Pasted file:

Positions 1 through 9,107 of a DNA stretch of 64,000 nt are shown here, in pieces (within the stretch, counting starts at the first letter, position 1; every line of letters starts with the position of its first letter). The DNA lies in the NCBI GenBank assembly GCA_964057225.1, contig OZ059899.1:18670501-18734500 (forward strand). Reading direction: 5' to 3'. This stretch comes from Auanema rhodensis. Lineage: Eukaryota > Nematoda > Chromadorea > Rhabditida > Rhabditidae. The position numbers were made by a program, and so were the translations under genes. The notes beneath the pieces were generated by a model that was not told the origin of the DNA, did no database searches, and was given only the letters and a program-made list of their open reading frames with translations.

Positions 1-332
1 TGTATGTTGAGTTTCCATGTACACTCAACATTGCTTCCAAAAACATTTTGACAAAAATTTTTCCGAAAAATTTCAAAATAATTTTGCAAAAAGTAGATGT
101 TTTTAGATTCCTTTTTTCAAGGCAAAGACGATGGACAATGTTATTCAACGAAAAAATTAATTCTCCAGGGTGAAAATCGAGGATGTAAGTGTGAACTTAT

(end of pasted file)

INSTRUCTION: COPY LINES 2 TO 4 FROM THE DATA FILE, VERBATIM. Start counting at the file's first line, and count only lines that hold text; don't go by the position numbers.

Positions 1-332
1 TGTATGTTGAGTTTCCATGTACACTCAACATTGCTTCCAAAAACATTTTGACAAAAATTTTTCCGAAAAATTTCAAAATAATTTTGCAAAAAGTAGATGT
101 TTTTAGATTCCTTTTTTCAAGGCAAAGACGATGGACAATGTTATTCAACGAAAAAATTAATTCTCCAGGGTGAAAATCGAGGATGTAAGTGTGAACTTAT